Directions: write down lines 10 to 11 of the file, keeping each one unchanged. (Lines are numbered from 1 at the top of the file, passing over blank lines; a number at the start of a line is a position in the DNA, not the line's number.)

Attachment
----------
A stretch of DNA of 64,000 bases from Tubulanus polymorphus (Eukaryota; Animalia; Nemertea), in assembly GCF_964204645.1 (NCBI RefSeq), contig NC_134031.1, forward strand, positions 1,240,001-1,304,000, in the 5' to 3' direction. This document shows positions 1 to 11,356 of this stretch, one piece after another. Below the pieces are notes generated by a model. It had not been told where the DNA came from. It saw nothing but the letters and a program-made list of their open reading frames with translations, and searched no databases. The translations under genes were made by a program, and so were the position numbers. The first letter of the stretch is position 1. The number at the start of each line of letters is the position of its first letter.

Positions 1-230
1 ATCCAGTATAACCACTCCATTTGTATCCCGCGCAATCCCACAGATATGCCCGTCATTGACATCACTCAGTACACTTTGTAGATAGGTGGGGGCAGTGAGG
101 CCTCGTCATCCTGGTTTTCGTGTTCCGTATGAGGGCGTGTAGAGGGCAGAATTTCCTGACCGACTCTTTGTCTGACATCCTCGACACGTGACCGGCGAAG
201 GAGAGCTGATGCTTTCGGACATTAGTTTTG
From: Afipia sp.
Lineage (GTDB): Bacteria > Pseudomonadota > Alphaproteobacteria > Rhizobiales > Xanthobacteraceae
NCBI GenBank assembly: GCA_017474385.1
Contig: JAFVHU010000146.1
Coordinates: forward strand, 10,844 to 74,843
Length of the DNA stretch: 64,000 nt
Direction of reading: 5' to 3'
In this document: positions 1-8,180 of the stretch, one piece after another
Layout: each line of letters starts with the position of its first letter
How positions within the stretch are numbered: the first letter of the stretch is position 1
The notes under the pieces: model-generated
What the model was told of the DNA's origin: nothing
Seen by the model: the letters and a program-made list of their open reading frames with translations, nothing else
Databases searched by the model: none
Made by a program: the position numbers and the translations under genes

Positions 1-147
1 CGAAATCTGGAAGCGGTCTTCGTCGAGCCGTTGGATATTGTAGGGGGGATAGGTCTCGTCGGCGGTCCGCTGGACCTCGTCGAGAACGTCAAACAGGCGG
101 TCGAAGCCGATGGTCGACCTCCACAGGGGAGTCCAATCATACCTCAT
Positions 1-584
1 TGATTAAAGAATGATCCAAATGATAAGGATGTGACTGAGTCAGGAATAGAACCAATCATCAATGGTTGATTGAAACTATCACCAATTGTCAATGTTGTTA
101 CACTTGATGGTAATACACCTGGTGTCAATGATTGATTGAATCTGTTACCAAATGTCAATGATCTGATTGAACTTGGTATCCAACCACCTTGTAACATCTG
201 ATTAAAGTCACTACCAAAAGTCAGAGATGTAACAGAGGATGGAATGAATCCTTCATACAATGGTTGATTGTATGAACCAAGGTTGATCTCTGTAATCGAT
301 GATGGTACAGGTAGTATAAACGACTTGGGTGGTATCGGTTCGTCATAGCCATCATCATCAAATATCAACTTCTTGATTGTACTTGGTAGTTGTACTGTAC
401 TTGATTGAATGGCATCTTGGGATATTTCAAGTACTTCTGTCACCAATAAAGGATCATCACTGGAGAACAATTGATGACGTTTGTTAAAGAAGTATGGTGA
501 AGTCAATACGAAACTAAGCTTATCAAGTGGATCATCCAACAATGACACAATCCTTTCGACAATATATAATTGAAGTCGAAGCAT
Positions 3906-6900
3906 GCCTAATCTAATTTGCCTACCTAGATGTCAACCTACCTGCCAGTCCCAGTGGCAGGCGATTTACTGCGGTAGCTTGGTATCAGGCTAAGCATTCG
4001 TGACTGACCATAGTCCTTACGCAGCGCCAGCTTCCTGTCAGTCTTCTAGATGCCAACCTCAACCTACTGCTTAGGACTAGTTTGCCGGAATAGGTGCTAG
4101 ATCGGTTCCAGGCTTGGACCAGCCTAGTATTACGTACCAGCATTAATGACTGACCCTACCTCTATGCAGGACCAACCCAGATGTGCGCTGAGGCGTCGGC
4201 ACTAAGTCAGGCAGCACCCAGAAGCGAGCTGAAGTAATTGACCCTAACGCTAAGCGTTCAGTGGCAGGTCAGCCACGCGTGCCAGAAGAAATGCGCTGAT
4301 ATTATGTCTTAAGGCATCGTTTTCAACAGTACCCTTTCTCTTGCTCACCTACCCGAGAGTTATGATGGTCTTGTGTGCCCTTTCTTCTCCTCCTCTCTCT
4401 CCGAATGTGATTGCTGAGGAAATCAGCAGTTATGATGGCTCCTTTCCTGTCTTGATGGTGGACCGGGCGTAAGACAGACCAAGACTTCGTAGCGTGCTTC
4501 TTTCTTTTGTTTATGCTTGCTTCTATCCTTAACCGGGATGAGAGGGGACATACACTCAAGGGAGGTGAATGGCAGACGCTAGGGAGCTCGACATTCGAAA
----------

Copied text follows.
Coordinates: forward strand, 10,844 to 74,843
Length of the DNA stretch: 64,000 nt